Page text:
by David Safier
Here's another voice in the growing intra-party Republican battles that've been heating up in Arizona and across the country. Rich Crandall, who left his AZ Senate seat to lead Wyoming's Department of Education, gave the Republic an interview. Shorter Crandall: More education funding, good; Far right wing Republicans, idiots.
Ed Supe John Huppenthal recently changed his tune, calling for more funding for education after fighting funding hikes when he was a senator. An analogy would be a doctrinaire Republican who lost his high income job and finds himself advocating for a raise in the minimum wage. "Oh, I get it. Now that I can't pay the bills, I see the light. Money matters." Crandall, who looks moderate in comparison to the crazies in his party, agrees.
Q: What does Arizona need to do to improve its education results?
A: State Superintendent John Huppenthal really summed this up well last month when he talked about school funding in Arizona. A 2 percent inflation adjustment each year for the next 10 years will not get the job done. If Arizona is going to crack the top 10, it will take significant strategic investments of resources.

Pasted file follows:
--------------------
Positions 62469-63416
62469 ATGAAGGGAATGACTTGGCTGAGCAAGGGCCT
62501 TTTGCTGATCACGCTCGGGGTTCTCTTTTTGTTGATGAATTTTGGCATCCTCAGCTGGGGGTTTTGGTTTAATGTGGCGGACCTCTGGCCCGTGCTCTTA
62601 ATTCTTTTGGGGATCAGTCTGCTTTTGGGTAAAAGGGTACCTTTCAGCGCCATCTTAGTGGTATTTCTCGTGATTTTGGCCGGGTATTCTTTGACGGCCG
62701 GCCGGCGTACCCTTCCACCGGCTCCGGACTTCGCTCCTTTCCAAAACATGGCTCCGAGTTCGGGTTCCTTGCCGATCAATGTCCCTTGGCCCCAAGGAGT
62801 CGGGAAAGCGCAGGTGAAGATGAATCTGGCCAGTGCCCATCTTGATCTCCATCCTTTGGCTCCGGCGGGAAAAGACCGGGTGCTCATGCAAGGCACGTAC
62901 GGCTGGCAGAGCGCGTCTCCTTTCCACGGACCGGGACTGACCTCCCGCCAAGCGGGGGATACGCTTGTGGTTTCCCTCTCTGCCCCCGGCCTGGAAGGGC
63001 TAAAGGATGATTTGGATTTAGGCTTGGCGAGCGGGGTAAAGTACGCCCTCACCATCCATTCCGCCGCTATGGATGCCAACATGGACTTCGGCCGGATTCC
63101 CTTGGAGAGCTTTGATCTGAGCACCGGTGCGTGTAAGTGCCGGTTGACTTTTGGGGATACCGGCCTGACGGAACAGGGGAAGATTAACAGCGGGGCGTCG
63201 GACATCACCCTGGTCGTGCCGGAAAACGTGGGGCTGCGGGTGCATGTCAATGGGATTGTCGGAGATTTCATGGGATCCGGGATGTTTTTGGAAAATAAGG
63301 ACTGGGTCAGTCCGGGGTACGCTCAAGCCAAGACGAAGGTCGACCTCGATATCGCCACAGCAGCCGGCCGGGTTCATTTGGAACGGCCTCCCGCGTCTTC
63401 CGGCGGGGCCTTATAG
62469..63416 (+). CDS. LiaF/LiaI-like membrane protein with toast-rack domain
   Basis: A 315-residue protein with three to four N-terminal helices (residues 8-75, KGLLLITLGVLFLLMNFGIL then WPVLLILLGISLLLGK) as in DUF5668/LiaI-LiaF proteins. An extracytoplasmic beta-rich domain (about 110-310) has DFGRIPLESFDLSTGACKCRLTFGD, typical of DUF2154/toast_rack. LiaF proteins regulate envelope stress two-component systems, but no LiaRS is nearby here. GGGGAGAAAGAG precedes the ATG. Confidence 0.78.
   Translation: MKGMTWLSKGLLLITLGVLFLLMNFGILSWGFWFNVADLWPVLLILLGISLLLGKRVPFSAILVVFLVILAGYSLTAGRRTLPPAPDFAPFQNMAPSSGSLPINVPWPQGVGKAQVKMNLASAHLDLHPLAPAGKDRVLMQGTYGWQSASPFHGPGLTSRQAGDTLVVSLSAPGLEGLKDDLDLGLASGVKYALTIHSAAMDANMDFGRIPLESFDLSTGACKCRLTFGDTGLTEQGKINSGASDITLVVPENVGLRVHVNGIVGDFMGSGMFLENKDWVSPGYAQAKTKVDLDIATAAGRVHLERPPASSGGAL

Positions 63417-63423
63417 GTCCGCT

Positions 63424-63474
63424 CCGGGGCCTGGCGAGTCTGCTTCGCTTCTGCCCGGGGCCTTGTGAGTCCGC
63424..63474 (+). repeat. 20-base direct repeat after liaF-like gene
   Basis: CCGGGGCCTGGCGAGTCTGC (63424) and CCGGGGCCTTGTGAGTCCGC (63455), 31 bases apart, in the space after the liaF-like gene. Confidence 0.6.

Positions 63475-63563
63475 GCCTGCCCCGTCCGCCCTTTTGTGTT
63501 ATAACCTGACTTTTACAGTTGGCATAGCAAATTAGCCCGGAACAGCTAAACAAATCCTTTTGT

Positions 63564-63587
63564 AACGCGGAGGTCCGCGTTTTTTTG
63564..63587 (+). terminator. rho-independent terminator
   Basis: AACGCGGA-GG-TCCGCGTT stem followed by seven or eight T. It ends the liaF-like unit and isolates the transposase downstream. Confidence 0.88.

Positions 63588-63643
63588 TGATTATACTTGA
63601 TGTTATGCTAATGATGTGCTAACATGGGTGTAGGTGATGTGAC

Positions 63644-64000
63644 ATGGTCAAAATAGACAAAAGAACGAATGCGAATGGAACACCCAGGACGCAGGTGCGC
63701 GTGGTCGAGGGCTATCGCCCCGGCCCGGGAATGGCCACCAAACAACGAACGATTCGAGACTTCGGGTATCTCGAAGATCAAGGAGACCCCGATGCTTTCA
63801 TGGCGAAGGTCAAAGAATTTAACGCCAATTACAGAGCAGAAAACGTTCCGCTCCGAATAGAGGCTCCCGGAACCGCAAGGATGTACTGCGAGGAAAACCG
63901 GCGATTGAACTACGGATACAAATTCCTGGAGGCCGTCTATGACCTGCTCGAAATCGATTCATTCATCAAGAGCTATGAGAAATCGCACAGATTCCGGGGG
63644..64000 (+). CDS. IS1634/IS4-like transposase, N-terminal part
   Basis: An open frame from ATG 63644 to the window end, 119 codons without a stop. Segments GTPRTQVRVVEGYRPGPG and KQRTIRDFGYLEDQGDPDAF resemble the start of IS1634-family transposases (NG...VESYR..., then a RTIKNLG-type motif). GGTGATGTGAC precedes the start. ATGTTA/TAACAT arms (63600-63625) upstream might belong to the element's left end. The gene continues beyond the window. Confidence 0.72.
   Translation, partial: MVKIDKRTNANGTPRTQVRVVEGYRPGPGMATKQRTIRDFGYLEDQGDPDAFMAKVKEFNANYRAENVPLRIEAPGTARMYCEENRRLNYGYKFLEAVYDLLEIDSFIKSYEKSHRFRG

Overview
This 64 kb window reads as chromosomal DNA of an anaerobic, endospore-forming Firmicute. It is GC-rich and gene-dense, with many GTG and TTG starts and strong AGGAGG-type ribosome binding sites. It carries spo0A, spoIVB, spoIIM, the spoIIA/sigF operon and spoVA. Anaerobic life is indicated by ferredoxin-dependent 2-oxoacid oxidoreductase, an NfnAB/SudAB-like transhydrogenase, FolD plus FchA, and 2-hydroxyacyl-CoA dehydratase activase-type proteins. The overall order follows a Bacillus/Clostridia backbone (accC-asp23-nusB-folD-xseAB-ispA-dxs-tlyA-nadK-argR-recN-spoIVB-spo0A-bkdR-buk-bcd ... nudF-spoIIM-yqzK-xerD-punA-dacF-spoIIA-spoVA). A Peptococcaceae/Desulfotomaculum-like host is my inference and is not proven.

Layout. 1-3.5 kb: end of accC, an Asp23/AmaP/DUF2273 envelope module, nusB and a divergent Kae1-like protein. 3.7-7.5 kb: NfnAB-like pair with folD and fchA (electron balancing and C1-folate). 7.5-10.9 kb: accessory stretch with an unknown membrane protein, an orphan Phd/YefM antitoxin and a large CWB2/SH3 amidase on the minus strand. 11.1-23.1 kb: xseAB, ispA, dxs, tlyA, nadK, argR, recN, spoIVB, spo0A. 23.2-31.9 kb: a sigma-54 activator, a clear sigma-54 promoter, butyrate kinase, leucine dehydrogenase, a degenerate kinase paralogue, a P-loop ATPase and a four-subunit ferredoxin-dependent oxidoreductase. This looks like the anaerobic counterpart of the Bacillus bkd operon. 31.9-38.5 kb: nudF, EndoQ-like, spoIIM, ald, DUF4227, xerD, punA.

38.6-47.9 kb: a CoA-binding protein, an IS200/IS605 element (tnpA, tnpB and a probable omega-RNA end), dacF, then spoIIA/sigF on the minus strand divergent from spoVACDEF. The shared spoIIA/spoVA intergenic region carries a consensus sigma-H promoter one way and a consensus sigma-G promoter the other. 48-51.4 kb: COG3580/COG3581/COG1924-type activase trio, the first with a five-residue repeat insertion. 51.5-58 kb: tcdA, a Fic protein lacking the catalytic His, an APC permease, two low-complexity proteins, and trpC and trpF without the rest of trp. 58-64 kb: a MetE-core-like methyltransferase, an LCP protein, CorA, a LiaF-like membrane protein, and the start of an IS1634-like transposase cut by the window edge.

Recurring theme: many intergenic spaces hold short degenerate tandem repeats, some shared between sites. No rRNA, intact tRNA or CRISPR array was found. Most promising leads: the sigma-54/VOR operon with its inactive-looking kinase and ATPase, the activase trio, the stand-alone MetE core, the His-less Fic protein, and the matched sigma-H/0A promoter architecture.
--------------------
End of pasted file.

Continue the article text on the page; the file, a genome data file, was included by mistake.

Next, Crandall goes after Republicans who make him look moderate. He calls himself "a part of the Republican Senate crowd that worked to solve problems," as opposed to "critics who simply sit on the sidelines throwing stones." When asked about the future of the AZ Republican party, he goes after the crazies at LD meetings. Too bad he left out the crazies he served with in the Senate, but nevermind.
"Spend some time at my legislative-district meetings and then answer this question. Rarely are practical solutions to complex problems discussed.
"Instead you see the same 40 angry people trashing Gov. (Jan) Brewer and her “RINO” (Republican in name only) friends for trying to find long-term solutions that came about as a result of compromise.
"Matthew Benson, the governor’s former spokesman, summed it up well: “They continue to marginalize themselves. They won’t be happy until you can fit the Arizona Republican Party into a phone booth.”
"Republicans will still dominate for the next four years, but after that, who knows?"
Sounds like Crandall is predicting a purpling of the state he'll be watching from his perch in Wyoming. If 5 percent of Arizona's voters come to their senses, and they're joined by another 5 percent of potential voters who usually sit out elections, he may be correct.